successful need a lot of water time. A high level competition
swimmer needs to train in dedicated water space twice a day for
five or six days a week, then the club needs at least one members
night to encourage new swimmers and then they also from time to
time must stage swimming meets. For these and other reasons swimming
clubs struggle to survive financially and therefore seek subsided
use of facilities.
In my experience a great many swimming pool
operators have exceedingly innovative and effective programming
of their pools. Pool operators see the need and the value of providing
competitive swimming. It is the tip of the sporting participation
hierarchy they seek to provide in developing sport, but in their
drive to limit their overall operational costs and burden to rate
payers cost effectiveness becomes the overriding factor in determining
the swimming pool programme. This is the compromise that I refer
to in my written evidence and spoke of to the Committee. With
so many competing aims and finite resources the only way to achieve
the sea-change that competitive clubs seek is for the local authority
pool operators to provide even greater subsidy to the club, and
to marginalize other forms of pool usebetter programming
may have some effect, but the real answer is to provide more facilities
for swimming and to accept that just like other forms of public
provision that benefit communities and society that these can
only be provided at a cost that is met from the public purse.
I don't believe the Government has matched its
rhetoric on the value of swimming for two principle reasons. Firstly
the ability to swim is a unique, lifesaving and life preserving
skill that should be ensured for every child and this simply isn't
the case. A majority of children may be achieving the Key Stage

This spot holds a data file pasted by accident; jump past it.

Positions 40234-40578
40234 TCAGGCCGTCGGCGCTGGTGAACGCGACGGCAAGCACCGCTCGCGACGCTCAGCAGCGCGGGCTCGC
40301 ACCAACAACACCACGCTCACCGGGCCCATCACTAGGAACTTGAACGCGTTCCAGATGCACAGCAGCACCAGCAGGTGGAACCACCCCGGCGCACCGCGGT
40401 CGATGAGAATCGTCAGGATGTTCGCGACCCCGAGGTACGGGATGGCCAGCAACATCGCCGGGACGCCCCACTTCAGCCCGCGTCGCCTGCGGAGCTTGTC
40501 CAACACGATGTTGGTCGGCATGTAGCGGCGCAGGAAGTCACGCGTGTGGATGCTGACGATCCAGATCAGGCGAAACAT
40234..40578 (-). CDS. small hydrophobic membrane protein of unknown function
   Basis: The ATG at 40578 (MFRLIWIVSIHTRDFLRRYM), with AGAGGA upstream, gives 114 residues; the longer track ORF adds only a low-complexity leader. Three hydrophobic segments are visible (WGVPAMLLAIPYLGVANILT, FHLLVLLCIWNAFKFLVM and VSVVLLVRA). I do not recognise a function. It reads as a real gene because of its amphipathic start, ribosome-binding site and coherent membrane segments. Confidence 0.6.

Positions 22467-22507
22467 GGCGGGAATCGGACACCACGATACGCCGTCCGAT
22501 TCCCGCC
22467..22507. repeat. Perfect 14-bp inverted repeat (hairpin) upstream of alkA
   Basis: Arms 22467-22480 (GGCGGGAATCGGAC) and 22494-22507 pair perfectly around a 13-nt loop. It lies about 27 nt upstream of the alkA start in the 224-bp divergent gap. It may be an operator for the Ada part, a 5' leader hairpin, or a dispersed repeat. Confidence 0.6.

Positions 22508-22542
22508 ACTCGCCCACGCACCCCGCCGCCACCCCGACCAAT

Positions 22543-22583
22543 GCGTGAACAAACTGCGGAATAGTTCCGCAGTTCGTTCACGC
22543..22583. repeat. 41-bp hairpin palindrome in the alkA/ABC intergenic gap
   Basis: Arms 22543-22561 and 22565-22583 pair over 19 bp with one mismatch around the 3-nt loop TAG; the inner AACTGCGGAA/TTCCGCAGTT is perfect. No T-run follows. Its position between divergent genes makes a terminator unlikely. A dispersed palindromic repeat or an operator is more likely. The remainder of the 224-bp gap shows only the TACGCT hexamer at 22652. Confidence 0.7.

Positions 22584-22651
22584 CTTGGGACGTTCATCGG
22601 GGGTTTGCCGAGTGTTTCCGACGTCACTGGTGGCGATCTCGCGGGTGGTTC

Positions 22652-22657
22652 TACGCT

2 requirement, but this in itself is not adequate to assure an
achievement level where the child feels comfortable in water,
out of their depth, or to enjoy the experience to wish to pursue
the activity of their own volition.
Secondly, the capital cost of our public pool
infrastructure was provided for almost entirely by local authorities
with very little assistance, if any from central government. Similarly,
local authorities provide the annual revenue cost of public pools,
which in 1996 was some £380 million. Whilst some of this
sum is provided from rates support grant the responsibility and
burden is still with local government rather than with central
government. The significant issue that now confronts the continuation
of swimming in this country is the estimated £2 billion that
is required over the next 10 years, to maintain and refurbish
our existing stock of swimming facilities to modern day standards.
This is where the assistance of central government is now most
required and in this respect I concur with the remarks made by
Derek Wyatt in the committee, in that there needs to be a national
strategy for swimming and swimming provision. We need a strategy
from government, not just to ensure the success of competitive
and elite swimming, important though this is, for this only represents
a small portion of the use of our swimming pools. We need a strategy
also to ensure the interests of the greater majority of pool users
who swim to achieve a life skill, for health, fun and fitness
in recognition of all the benefits such activities provide for
individuals, communities and society.
I trust you find these views of assistance and
once again thank you for this opportunity.
6 December 2001